Hospitality. It’s cold and it’s dark, and it’s going to get brighter yet colder. The ground will be hard and the winds will cut. So we create light and color with our decorations, we create warmth with Yule logs and fires lit and ovens baking warm food. We have a surplus and so we share it. We invite friends and family over, make donations and volunteer to help strangers. We do these things, ultimately, because it’s cold and it’s dark and we’re not going to make it through alone. We share hospitality because we need it.
I’m divorced and I’m alone this Christmas morning, except for my bird, who appreciates his millet treat even if he doesn’t understand why he’s getting it. This is not my first Christmas on my own, but I’m seeing a lot of my friends who are isolated and suffering right now. I did have a party invitation I was eager to accept, but unfortunately, I picked up a cold at my workplace and decided not to go share it with my friends and their friends.
If you are enjoying a holiday with friends and family, food and gifts, lights and warmth today, take a moment to think of friends who might be alone. Call them, text them, invite them in. Show hospitality, because that, not axial tilt nor any one holy day, is the real reason for the season.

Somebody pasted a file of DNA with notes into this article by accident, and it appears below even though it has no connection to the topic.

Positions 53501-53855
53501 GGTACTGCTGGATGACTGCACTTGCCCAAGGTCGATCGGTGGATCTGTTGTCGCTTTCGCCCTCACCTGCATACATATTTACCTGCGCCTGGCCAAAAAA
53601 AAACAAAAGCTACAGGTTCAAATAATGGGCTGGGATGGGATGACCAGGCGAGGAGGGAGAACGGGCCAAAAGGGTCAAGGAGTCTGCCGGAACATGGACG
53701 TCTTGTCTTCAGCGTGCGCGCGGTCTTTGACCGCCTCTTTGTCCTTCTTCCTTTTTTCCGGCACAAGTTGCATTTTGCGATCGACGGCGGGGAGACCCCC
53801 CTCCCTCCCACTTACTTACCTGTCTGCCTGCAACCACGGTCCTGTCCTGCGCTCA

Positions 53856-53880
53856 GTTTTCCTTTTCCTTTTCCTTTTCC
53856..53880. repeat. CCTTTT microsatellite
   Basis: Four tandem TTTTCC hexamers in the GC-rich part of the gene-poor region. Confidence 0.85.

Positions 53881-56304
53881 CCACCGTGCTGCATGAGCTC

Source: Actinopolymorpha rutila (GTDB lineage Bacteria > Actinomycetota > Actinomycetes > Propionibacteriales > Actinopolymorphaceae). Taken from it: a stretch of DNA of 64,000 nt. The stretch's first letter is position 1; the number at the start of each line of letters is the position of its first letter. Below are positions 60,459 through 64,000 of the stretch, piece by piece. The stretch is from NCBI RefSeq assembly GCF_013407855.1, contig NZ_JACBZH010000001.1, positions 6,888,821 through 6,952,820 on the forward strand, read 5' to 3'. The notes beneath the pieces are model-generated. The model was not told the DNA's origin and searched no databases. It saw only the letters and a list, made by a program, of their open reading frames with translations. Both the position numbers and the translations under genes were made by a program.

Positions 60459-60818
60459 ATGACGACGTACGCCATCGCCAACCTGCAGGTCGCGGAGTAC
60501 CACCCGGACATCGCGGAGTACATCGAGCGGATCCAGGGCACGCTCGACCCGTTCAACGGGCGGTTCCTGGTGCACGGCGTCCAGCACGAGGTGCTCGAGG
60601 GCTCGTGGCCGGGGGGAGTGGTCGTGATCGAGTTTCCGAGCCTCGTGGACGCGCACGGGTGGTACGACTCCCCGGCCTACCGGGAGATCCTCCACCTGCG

Mother is a place to rest, a warmth, a tuneless song.
Mother is a voice that cuts.
Mother is a lady in a blue veil, a blue robe.
Mother is a lady with a baby in her arms.
Mother is a grandmother fixing hot tea and cold cereal on a school morning
Mother is a grandmother putting my clothes near the radiator
Mother is a woman who sleeps late while I rise early
Mother is a woman who smokes and drinks coffee
Mother is a May Day procession dressed in white
Mother is an ivory statue of the Virgin and Child with a Gothic sway
Mother is a possibly heretical vierge ouvrante
Mother is the goddess Isis with baby Horus on her lap
Mother is an icon with stars on the Virgin’s brow and shoulders
Mother is a Middle Eastern woman wrapped in layers of veils and shawls
carrying her child away from danger, shielding it with her body
Mother is my mother’s mother’s mother, who died when I was one
Mother is my mother’s father’s mother, was her name Louisa?
Mother is my father’s mother Grace, his adoptive mother,
and his mother Clara, his birth mother, whose last name was Gunsales
Mother is the woman who bore my husband a child
who bore her second husband a child
Mother is my sister, who bore my niece
Mother is my niece, who has borne a son
Mother is a link in a chain, a cell in the umbilical cord
Mother is the land I walk on, the nourishing earth, the turning planet
Mother is the night sky, spangled with stars
the brightness of the stars
and the darkness between
and the end
The longest night, the shortest day
Each year it comes and goes its way
The bleak midwinter blest with feasts
To joy the greatest and the least
The newborn light becomes a boy
His mother’s pride, the whole world’s joy
The gods immortal come to earth
In mortal flesh for mortal mirth
Here Jesus sleeps with ox and ass
As one by one the shepherds pass
To worship him the angels sang
On whom the coming centuries hang
Antinous puts on the crown
That Dionysus handed down
Of ivy, grape, and fragrant pine